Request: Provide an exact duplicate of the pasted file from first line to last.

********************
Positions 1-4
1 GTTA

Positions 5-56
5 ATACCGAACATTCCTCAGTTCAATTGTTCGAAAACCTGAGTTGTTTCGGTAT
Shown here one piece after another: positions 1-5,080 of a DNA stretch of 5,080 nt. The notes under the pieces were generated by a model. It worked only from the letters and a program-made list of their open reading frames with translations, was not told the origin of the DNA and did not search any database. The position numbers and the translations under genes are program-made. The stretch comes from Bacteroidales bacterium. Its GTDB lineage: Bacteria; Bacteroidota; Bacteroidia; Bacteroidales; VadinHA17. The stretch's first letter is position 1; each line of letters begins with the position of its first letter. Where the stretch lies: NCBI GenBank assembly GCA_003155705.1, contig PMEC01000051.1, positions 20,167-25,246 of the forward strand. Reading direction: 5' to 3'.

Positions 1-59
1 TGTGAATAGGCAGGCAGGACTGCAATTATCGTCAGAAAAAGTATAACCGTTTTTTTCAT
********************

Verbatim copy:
Positions 1-4
1 GTTA

Positions 5-56
5 ATACCGAACATTCCTCAGTTCAATTGTTCGAAAACCTGAGTTGTTTCGGTAT
Shown here one piece after another: positions 1-5,080 of a DNA stretch of 5,080 nt. The notes under the pieces were generated by a model. It worked only from the letters and a program-made list of their open reading frames with translations, was not told the origin of the DNA and did not search any database. The position numbers and the translations under genes are program-made. The stretch comes from Bacteroidales bacterium. Its GTDB lineage: Bacteria; Bacteroidota; Bacteroidia; Bacteroidales; VadinHA17. The stretch's first letter is position 1; each line of letters begins with the position of its first letter. Where the stretch lies: NCBI GenBank assembly GCA_003155705.1, contig PMEC01000051.1, positions 20,167-25,246 of the forward strand. Reading direction: 5' to 3'.

Positions 1-59
1 TGTGAATAGGCAGGCAGGACTGCAATTATCGTCAGAAAAAGTATAACCGTTTTTTTCAT